I was feeling very foolish, and I was feeling very silly. And I thought, Oh, now what am I going to do? I'm in here by myself, and my husband is out there in the other room, and my baby is out there in the other room, and I don't know what I'm going to do.

So, finally I mustered up enough courage to come out. I remember I went and found Dennis. And in the kindness of God and in his kindness toward me, he didn't laugh at me, he didn't ridicule me, and he probably could have because it was pretty silly looking, I'm sure, that I had gone and hidden in the bathroom.

But we just sat down and began to talk. We talked and we talked and we talked. I don't remember what we talked about. I don't remember what the problem was. But I remember that he welcomed me when I came out and didn't reject me. We talked about what I was feeling and what was going on in our marriage and how do we get through this together. "How do we figure out this new life? This baby and marriage at the same time. How do we figure this out together?" It wasn't mine to figure out alone. It wasn't his to figure out alone. It was ours to figure out together as a couple.

That was the first of many conversations going forward when I would encounter those impossible roadblocks. We talked earlier that nothing is impossible with God. Right? Well, that moment felt impossible to me. But as I came out and we talked together and we prayed together and I reminded myself that God was big and I was small and that God would take care of this and He would see me through it, I kind of got better. Then I encountered several more through the years.

But those were steps in learning to trust God and in learning to find God's sufficiency and learning to understand that He will supply what I need when I had absolutely nothing to give. That was a good lesson to learn. It was a hard lesson to learn because who likes to feel like that? Who wants to feel you have nothing to give, nothing to offer?

But that's when we can receive what God wants to give us. That's when we can experience His redemption and His healing and His changing. So, those were good moments. They were really hard moments. But they were really good ones where God showed up and guided us through.

Nancy: I don't want to skip past what happened when you came out of the bathroom and you said, "We talked." It seems like a natural, the two natural extremes that a lot of people go to when relationships are hard. One is to clam up, to stuff, and to bury things. And you know what we women do, we mull it over and over and over, and it snowballs and all of a sudden something that was little becomes massive in our minds.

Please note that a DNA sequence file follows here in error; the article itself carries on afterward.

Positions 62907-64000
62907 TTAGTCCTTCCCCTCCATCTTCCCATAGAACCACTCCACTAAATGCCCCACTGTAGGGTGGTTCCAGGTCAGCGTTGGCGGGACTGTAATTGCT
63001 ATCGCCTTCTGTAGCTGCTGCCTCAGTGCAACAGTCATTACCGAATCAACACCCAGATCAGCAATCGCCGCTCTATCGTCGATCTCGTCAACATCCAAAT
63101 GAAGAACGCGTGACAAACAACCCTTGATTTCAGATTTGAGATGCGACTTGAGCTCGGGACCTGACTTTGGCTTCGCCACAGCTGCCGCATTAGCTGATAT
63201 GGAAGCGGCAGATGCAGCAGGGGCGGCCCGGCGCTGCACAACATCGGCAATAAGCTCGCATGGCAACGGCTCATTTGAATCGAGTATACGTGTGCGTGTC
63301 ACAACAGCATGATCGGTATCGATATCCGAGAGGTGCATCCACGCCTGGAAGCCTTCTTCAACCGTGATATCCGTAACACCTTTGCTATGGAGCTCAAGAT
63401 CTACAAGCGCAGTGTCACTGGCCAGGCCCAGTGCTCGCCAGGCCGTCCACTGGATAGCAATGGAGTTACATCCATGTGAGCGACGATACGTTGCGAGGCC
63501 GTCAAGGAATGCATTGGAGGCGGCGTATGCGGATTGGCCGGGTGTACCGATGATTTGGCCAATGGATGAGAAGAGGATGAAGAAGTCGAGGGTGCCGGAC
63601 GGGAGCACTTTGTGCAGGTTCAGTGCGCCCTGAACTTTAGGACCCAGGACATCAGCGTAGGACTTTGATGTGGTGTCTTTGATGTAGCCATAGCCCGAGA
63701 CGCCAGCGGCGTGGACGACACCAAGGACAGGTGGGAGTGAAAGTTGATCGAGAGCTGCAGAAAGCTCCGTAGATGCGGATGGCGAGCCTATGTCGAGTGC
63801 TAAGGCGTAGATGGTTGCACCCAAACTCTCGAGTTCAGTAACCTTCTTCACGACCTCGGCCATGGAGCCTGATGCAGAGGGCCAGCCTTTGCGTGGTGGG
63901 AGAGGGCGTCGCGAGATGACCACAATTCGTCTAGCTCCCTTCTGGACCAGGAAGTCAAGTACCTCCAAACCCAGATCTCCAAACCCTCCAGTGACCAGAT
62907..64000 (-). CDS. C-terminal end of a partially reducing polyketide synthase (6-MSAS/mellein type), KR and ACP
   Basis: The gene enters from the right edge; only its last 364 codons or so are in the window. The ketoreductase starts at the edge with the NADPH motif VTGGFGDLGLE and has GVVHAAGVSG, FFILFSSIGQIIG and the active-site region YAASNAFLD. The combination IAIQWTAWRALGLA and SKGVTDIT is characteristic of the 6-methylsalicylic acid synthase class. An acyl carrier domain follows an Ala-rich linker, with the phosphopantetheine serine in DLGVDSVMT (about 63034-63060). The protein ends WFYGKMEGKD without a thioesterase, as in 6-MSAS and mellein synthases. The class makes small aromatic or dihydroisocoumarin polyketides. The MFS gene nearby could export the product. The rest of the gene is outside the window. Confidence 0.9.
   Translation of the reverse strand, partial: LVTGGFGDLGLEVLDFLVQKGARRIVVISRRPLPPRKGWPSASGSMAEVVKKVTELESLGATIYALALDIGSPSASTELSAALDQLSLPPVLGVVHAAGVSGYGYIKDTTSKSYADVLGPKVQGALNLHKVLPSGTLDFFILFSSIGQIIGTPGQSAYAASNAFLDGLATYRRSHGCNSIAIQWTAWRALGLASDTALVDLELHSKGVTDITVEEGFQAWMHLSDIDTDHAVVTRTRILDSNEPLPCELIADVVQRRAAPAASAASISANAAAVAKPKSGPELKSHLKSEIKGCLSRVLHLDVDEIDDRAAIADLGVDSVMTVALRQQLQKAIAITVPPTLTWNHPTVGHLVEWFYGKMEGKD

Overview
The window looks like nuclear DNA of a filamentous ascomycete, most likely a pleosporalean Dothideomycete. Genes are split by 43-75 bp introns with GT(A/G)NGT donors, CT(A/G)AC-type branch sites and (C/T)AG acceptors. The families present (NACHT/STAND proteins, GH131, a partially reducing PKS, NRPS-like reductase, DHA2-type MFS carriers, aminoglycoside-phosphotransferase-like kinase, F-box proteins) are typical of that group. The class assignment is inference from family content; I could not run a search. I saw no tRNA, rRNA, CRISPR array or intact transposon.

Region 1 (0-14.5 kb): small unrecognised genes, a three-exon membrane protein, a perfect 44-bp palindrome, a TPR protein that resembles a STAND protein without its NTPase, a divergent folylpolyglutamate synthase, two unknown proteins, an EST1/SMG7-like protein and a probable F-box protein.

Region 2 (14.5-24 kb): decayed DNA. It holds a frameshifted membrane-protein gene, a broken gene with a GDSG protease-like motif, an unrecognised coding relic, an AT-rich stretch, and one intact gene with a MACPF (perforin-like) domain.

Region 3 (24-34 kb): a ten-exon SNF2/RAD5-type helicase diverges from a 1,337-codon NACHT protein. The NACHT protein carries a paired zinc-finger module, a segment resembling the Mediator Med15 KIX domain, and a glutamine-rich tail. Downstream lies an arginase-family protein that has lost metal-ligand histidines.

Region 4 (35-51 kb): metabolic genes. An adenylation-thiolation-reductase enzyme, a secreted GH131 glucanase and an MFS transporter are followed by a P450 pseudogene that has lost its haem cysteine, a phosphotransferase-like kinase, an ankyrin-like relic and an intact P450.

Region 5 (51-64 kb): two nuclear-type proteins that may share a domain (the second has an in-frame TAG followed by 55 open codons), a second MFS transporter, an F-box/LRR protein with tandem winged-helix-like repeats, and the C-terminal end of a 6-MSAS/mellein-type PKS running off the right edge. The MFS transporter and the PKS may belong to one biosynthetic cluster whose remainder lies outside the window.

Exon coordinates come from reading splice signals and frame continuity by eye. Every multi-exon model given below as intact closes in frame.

Or they explode. So they talk but it's angry, quick talking, angry words that stir up more anger. But one of the things you talk in this book is the importance of learning to talk, not just to stuff it, but to talk in ways that are respectful, honoring, gentle, kind. And you and Dennis both had to do that in that moment.

Barbara: Yes. And we've done a lot of that in our marriage. I really am a huge believer in communication. When I say communication, I just mean talking. It's me hearing what he's feeling and what he's thinking; him hearing what I'm feeling and thinking. It's how what I said made him feel; how what he said made me feel. That's how you develop oneness because I can't be motivated to change if I don't understand how what I'm doing affects him and vice versa.

And you only get there by conversations. And they take hours sometimes. I mean a lot of hours. We used to have a lot conversations that would last sometimes until midnight because we were determined to never go to bed when we were angry at one another. So we decided we would always come to some kind of a conclusion before we went to bed at night or before we went to sleep. They were often in-bed conversations.

Nancy: You talk about how those conversations can be windows? You're talking about building a house here. How are they like windows?

Barbara: I think that when we talk through these issues, it gives me a glimpse into the soul of my husband. It gives me some understanding about him as a man that I didn't have before. I think we underestimate how vast are the differences between us as men and women. Sometimes it's real obvious, and sometimes it's not so obvious.

But when we have those conversations and I'm sharing with him how I feel and what I'm going through, what I'm experiencing, what I'm thinking, then that gives him the ability to understand me and that's building a window between us where he can say, "Oh, I get that about you." And I can say, "Now I understand that about you! Now I understand why you think the way you think or why you said what you said or whatever it is."

So, those conversations create windows between us. If we don't talk, we're building walls, we're letting walls go up. And what we really want are windows and doorways between one another in our marriage.

Nancy: So, how do you initiate, as a wife, a conversation with your husband about a hard subject?

Barbara: Well, one of my favorite stories in the Bible is the story of Esther. I love Esther, and I can't wait to meet her someday.  learned her story, I knew her story for years. But I started modeling what she did fairly early in our marriage—and that is, asking permission. I don't mean because you have to have permission to talk. You can talk anytime you want to. Right?

But to be heard, sometimes it helps to get permission. So if you have something that's really hard that you want to talk about, the best way to do it is to say, "I've got something I'd love for us to discuss. Can we talk about it now, or do you want to talk about it later?"